OTOH- I must live in some kind of strange world here in Metro NY. Though surrounded by rude, rushed, self-important New Yorkers, I so rarely have any negative interactions with the denizens of the motor world. Then again, it's possible that after 45 years riding here I suffer from diminished expectations.
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Old 01-01-14, 07:52 PM   #62
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I've never pressed charges with my camera ($20 vivitar 480) but it is enough to record incidents and daylight resolution license plates at 70 ft and conversational level audio at 20 mph. Using it to chart close passes, harassment, hooking, I called in to the local enforcement with enough result that they gave me the direct phone number to put in speed dial. The first month I reported 16 people who had repeated at least 5 times on the same 6 mile route, all called in did not return on the list for over a year. By the time I finished that job and route I didn't even get 4-5 on a month chart, though there were more agressive ones in comparison that I did not wait for repeat to call in. There is a difference between reporting and filing charges. One is simple and done over the phone, sometimes in person. Charges require a court visit ultimately and evidence in some cases. Much more involved. For most people a simple 'talking to' from a report is enough to show intent.

In all cases the enforcement was accepting and constructive with the input. In particular they liked having timestamps and patterns to watch since the excess speed periods that I had been recording were outside what they had termed to be a 'low incidence' road(in fact it was just that they had no skills at hiding the cruisers).
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Old 01-01-14, 08:47 PM   #63
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OTOH- I must live in some kind of strange world here in Metro NY. Though surrounded by rude, rushed, self-important New Yorkers, I so rarely have any negative interactions with the denizens of the motor world. Then again, it's possible that after 45 years riding here I suffer from diminished expectations.
Amen! I also commuted for years in NYC, to say nothing of riding there for two decades before going corporate. It kills me that the suburban riders have so much conflict. About what? And before they start, I have been commuting between Hillsboro, OR and Forest Grove, OR for the last five years. Every kind of traffic interaction you can think of and I have never had the need to 'report' anyone. What with? If I'm down, my camera isn't going to focus that well on the license plate of the fleeing crew cab that nailed me. I devote my energies into staying out of the way of low flying crew cabs! Some of you would be well advised to do the same. All the settlement money in the world isn't going to re-attach your hoo-hoo if you let some cager run over it! Would you rather have a picture of the hoo-hoo with the distinctive tread pattern of Goodyear All-Season Kevlar Bead Radials on it or would you like it safe and snug in your commuter pants??

H
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Old 01-01-14, 08:53 PM   #64
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that's not a jab at you.

like everyone, i'm not perfect. sometimes i bend the rules, sometimes i break the rules, and sometimes i **** up. most of those videos don't go to the police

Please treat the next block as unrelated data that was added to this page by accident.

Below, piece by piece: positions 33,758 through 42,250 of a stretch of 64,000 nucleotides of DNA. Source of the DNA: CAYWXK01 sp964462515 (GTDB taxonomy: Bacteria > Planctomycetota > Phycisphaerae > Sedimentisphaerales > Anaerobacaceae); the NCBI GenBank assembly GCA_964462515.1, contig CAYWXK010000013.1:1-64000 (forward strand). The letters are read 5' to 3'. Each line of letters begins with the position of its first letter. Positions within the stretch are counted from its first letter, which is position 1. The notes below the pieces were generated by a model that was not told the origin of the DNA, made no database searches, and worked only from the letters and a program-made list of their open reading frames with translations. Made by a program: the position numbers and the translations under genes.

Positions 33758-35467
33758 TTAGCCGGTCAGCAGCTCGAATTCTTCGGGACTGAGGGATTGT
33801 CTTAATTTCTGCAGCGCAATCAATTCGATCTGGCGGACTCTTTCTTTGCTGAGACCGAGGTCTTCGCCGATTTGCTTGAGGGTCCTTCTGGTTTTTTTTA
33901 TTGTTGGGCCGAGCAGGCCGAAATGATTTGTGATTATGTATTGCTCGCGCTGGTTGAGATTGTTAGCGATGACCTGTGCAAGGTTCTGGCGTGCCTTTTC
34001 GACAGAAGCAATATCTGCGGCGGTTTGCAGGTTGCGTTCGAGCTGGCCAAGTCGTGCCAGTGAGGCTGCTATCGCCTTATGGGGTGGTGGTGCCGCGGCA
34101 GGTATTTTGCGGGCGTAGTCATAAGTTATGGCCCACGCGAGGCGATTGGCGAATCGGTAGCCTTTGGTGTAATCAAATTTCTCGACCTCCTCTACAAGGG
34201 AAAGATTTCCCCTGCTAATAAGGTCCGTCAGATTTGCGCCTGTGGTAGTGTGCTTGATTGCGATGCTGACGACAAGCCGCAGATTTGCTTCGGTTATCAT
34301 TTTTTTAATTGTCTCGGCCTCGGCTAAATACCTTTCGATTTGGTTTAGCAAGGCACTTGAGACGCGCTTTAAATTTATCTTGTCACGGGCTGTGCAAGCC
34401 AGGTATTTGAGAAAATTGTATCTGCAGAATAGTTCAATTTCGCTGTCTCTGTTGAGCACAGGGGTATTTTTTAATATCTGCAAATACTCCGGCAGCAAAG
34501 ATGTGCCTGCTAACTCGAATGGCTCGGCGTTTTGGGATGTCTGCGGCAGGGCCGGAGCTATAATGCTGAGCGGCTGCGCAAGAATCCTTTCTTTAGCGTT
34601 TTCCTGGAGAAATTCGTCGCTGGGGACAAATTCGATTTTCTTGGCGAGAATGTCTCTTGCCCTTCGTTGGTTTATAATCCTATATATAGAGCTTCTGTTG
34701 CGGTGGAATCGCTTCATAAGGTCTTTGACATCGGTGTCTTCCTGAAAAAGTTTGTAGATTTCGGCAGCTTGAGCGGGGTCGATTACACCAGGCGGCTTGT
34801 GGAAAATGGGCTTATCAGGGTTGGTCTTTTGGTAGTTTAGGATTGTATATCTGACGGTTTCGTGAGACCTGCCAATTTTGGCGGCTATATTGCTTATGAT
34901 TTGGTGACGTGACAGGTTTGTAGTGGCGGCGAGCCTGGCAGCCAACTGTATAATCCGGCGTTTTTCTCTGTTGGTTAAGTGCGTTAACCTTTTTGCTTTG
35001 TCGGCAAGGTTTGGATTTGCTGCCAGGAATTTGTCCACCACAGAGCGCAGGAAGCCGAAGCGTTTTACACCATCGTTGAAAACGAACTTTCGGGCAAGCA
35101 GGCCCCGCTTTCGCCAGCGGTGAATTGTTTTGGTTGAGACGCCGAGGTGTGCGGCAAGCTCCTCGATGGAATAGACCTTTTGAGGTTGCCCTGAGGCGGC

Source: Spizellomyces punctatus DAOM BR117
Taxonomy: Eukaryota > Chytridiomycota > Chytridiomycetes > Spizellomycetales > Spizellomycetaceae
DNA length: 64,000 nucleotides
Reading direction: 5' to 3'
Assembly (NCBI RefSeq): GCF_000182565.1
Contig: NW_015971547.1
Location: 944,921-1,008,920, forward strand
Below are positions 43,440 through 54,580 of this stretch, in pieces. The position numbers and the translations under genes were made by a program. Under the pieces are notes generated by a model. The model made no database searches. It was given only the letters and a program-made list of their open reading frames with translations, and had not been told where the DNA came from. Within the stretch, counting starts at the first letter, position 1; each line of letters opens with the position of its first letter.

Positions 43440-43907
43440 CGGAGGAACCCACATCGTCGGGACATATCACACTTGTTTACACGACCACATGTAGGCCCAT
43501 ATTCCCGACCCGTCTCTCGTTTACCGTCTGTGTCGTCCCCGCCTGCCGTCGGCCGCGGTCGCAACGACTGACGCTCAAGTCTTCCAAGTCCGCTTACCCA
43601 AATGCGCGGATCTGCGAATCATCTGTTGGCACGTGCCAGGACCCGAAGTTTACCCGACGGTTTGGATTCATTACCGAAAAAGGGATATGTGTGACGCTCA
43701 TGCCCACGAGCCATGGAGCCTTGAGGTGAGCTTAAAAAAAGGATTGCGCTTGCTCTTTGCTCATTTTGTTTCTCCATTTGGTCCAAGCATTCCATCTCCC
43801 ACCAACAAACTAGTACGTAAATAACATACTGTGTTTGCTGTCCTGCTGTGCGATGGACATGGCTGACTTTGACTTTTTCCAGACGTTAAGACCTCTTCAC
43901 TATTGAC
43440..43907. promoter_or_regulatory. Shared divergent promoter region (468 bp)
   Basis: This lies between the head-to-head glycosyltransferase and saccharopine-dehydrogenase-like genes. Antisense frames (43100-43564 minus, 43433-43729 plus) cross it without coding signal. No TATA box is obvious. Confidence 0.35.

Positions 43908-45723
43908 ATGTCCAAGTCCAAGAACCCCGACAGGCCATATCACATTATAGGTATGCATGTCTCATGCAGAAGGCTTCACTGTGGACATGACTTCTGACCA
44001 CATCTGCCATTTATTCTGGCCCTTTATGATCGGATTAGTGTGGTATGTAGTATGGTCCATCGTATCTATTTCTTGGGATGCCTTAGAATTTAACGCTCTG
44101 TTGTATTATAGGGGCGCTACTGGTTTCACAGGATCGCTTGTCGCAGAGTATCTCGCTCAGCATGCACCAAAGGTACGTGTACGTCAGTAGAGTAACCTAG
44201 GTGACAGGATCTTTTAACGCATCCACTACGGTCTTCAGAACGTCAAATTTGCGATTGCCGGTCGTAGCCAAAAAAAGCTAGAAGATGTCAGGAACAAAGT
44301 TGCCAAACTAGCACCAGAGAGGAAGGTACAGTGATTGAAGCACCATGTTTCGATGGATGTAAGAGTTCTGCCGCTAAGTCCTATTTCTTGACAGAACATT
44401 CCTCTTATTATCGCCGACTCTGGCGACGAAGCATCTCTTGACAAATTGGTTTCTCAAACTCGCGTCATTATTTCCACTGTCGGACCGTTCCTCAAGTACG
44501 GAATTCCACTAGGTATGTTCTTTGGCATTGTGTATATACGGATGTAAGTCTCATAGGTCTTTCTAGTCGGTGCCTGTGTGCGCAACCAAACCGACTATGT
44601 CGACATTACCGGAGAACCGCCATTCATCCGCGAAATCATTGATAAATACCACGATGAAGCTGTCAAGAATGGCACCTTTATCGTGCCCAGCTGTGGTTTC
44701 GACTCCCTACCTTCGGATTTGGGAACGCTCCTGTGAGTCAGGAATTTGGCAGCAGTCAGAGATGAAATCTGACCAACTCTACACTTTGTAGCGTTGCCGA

That's about what I figured. I guess the word credibility means nothing to you. Because you've got none now. All your bluster is revealed for what it is: BS. You got lucky and we all knew that. Your protests about nothing at all... you just made yourself look more and more ridiculous. I don't want to be anywhere around when the Karma from all that arrogance and lack of accountability comes round to bite your saddle warmer.

H (friends don't let friends buy helmet cams and turn themselves into nuisance callers to the state police)
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Old 01-01-14, 09:07 PM   #65
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If I'm down, my camera isn't going to focus that well on the license plate of the fleeing crew cab that nailed me.
it happens - http://www.youtube.com/watch?v=XqSp4XZX0CU

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I devote my energies into staying out of the way of low flying crew cabs! Some of you would be well advised to do the same. All the settlement money in the world isn't going to re-attach your hoo-hoo if you let some cager run over it! Would you rather have a picture of the hoo-hoo with the distinctive tread pattern of Goodyear All-Season Kevlar Bead Radials on it or would you like it safe and snug in your commuter pants??
no one is suggesting that a camera is a substitute for defensive riding, common sense, on-road bike training course, etc.

Quote:
A student asked his old Sufi Master if he should tie up his camel for the night, so that it wouldn't wander away while they were sleeping or if doing so was an insult to God. Should he leave the camel untied to show his trust in God that the camel wouldn't run away? The Master replied "Trust God AND tie up your camel."
ride safely AND get video.

worst case scenario: the police and coroner can use my video to identify my killer.

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That's about what I figured. I guess the word credibility means nothing to you. Because you've got none now. All your bluster is revealed for what it is: BS. You got lucky and we all knew that. Your protests about nothing at all... you just made yourself look more and more ridiculous. I don't want to be anywhere around when the Karma from all that arrogance and lack of accountability comes round to bite your saddle warmer.
boo ****ing hoo. another case of someone who's infalable saying that video cameras are useless, crying and moaning that someone is actually getting results and pissing on your "cameras are useless" theory. next time i'll just claim to be perfect, huh?

you want to see a video of me breaking the law? here it is - http://www.youtube.com/watch?v=udrUmqcNsU8

call the police. they know where to find me